Spontaneity and MMORPGs

In some ways MMORPGs are the enemy of spontaneity. I often feel like playing one game or another on a whim after a day of work. Planning my gaming like a military campaign isn’t my idea of a hobby. Unfortunately the genre, with its frequent patches, enormous downloads and regular periods of downtime isn’t that friendly to spontaneous gaming. Sure if you have a sufficient breadth of interest in multiple games your generally ok for something, but there’s no guarantee a certain game will be available when you want to play it unless you watch for patches and maintenance windows and the like. I’m not even touching in this post the issues around scheduled play and endgame, that’s another topic entirely.

Even inviting friends to play a new MMO can be affected by this as Final Fantasy 14 showed me this week. I knew of course that the download, installation and patching would be more than an evening worth of watching progress bars creep across a screen. I knew also that I would need to help with the positively hostile sign-up process (the worst ever sign up system I’ve come across alongside that of FFXI). So we planned in advance and installed it during the daytime (UK) to get the game installed and patched ready for the evening. Then, surprise! There are new character creation restrictions on busy servers during the evening (there are many forum threads like this about the problem it seems). So that put a delay on playing until the following evening, he was thankfully able to create his character the next morning so we did finally get on but the anticipation of playing a new game together – it being a birthday gift as well was really tarnished by the ‘pre-gameplay’ experience.

This example is nothing new or one restricted to a single game. I remember countless times where my spontaneous decision to try a new game has been thwarted by these issues. I bought DDO many years ago but the patching server was so slow I had to wait till the next evening to try it. More recently I’ve repeated the same mistake with Tera, it was so frustrating to see the patcher progress so slowly. The patching issue isn’t just  a problem with trying a new game of course, it’s also a major pain to try to spontaneously return to an old favourite as you’re likely to have several gigabytes of data to download and install or worse, find that the patcher software has changed so radically that you have to re-download the whole game (hard stare at Allods!).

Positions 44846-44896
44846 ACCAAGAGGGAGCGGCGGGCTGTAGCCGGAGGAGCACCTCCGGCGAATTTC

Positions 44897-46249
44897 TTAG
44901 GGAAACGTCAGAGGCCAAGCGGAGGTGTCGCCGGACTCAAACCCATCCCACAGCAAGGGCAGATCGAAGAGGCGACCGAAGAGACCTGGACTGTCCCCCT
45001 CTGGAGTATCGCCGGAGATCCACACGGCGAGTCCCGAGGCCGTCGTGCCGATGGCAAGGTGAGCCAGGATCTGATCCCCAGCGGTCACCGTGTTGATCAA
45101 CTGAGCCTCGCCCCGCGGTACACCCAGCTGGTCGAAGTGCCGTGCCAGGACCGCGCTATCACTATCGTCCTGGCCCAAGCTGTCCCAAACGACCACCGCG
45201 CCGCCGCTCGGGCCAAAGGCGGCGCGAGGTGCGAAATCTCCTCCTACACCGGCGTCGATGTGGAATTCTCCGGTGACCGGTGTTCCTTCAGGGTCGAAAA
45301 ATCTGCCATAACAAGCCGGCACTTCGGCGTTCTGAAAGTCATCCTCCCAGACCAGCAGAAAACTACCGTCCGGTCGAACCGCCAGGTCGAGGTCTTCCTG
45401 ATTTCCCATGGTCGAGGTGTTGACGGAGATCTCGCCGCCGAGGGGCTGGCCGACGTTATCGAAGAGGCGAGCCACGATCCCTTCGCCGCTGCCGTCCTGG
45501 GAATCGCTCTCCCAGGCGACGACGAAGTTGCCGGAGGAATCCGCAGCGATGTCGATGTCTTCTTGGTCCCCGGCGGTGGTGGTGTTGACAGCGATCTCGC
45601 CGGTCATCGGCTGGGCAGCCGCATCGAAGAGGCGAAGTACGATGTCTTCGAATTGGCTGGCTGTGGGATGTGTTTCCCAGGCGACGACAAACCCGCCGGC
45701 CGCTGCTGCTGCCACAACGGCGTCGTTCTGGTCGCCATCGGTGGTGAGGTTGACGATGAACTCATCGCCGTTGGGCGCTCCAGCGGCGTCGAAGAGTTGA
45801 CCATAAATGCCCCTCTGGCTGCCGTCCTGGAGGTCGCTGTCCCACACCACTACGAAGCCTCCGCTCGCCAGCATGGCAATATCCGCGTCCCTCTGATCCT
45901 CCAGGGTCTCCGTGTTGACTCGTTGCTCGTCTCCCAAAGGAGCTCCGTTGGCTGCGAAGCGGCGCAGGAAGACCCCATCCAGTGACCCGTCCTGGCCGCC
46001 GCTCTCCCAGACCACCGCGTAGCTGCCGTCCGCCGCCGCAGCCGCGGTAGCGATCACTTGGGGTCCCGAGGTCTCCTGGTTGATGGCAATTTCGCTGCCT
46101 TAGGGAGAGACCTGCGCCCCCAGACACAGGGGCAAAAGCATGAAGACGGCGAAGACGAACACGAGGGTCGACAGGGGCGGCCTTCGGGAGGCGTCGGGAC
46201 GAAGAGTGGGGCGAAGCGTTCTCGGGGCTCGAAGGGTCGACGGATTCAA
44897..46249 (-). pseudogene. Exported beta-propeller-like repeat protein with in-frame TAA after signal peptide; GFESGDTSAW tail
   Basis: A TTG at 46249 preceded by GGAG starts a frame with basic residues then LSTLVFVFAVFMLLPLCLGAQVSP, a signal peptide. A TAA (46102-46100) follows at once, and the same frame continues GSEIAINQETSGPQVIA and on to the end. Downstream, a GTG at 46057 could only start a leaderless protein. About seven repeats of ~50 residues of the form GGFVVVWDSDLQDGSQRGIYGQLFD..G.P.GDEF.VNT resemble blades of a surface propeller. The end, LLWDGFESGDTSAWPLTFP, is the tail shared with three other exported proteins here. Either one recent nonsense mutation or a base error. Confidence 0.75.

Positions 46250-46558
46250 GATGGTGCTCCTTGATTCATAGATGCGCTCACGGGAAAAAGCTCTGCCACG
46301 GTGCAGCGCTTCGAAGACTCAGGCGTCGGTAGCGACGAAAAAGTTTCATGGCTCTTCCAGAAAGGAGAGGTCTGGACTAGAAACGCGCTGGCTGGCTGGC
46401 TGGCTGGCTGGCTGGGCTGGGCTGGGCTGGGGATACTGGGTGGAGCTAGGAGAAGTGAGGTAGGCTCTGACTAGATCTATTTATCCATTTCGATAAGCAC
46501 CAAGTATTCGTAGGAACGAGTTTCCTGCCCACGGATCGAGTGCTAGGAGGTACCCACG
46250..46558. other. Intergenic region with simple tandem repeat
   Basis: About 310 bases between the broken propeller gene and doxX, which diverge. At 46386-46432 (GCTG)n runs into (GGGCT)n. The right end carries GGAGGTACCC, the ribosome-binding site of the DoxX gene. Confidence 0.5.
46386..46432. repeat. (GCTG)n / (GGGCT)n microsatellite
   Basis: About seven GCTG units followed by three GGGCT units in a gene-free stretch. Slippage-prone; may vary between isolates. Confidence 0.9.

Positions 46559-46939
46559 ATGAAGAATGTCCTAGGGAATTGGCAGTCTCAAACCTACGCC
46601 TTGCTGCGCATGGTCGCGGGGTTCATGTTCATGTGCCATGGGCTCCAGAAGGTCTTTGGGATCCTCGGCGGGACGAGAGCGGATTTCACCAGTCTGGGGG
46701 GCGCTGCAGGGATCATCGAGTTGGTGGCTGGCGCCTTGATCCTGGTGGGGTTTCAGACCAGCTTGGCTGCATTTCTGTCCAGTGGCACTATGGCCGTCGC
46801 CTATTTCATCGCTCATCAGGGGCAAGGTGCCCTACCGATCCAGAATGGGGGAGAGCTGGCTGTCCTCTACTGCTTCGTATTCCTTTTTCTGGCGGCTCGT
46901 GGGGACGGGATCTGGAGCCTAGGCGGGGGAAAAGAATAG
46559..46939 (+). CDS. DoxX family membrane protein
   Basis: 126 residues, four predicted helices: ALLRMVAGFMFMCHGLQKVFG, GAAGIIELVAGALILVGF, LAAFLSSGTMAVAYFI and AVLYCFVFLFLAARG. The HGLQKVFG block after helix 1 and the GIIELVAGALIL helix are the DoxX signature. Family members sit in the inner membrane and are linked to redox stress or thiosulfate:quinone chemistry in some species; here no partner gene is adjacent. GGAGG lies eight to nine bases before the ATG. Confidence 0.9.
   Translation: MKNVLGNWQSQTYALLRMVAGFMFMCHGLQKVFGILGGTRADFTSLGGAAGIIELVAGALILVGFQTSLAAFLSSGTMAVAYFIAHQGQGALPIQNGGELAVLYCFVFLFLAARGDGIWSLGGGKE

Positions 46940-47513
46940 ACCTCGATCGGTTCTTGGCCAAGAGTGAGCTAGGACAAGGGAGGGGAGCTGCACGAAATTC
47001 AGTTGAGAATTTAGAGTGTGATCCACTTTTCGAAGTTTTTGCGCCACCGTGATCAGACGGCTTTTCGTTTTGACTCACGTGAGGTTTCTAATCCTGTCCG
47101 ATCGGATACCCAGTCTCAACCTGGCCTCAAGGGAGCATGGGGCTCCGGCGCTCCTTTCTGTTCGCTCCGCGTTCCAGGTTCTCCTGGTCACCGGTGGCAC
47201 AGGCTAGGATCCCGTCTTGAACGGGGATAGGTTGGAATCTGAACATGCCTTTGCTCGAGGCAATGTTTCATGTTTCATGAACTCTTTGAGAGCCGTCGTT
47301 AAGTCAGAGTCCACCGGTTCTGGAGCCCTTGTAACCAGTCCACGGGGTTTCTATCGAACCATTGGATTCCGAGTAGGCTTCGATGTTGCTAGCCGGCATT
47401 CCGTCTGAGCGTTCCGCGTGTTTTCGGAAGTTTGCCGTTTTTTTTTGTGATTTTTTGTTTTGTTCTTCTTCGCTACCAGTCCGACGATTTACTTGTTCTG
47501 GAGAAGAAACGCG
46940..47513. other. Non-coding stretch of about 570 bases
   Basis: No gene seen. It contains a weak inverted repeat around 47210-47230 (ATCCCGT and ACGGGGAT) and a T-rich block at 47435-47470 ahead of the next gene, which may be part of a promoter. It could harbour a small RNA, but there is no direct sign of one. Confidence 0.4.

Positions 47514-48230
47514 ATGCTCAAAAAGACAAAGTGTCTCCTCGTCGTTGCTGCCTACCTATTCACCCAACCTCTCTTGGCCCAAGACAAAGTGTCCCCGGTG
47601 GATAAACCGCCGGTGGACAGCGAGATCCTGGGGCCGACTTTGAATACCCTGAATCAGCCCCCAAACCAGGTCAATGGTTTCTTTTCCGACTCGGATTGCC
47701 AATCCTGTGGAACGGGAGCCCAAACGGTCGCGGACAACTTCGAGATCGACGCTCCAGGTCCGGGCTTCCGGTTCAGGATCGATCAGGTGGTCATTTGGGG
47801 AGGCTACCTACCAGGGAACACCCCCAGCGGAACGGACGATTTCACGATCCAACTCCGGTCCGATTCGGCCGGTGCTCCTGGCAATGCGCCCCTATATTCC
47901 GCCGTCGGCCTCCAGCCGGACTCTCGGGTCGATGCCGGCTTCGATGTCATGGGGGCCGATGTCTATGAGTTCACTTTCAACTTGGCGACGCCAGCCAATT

Server queues are another woe to the spontaneous gamer. If you happen to want to play at peak times you can be in for a rough experience if you’re playing a popular or new title. With Final Fantasy 14 I often have to wait a minute or two to login as I’m on a popular server (Balmung) but so far at least it hasn’t been so bad. I never tried Archage but the story of multi-hour queues to login are familiar to anyone who has followed MMORPG launches over the years. Technology can in part reduce these issues – streaming patchers are a godsend for reducing time sat out of game. Guild Wars 2’s idea of overflow/guest servers at launch meant you could get into a version of the world to play even if it wasn’t your home server’s version.

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2 Responses to Spontaneity and MMORPGs

  1. Shintar says:

    I got an invite to re-try ESO during a free “welcome back” weekend… and I would actually quite like to, but lack of hard drive space and the thought of hours of downloading data just for a trial that I may or may not enjoy are just too off-putting… :/

  2. Meznir says:

    I still can’t get over that FFXIV sign up experience. Horrendous doesn’t come close! Why can’t the main site guide you through signing up and downloading the game? Why can’t it give links to where things are? Even that fake conversation helper skips about 10 steps and leaps to “You now have the game installed”. Awful customer service and a bad impression to give to people who are considering parting with hard earned money for a monthly subscription game.

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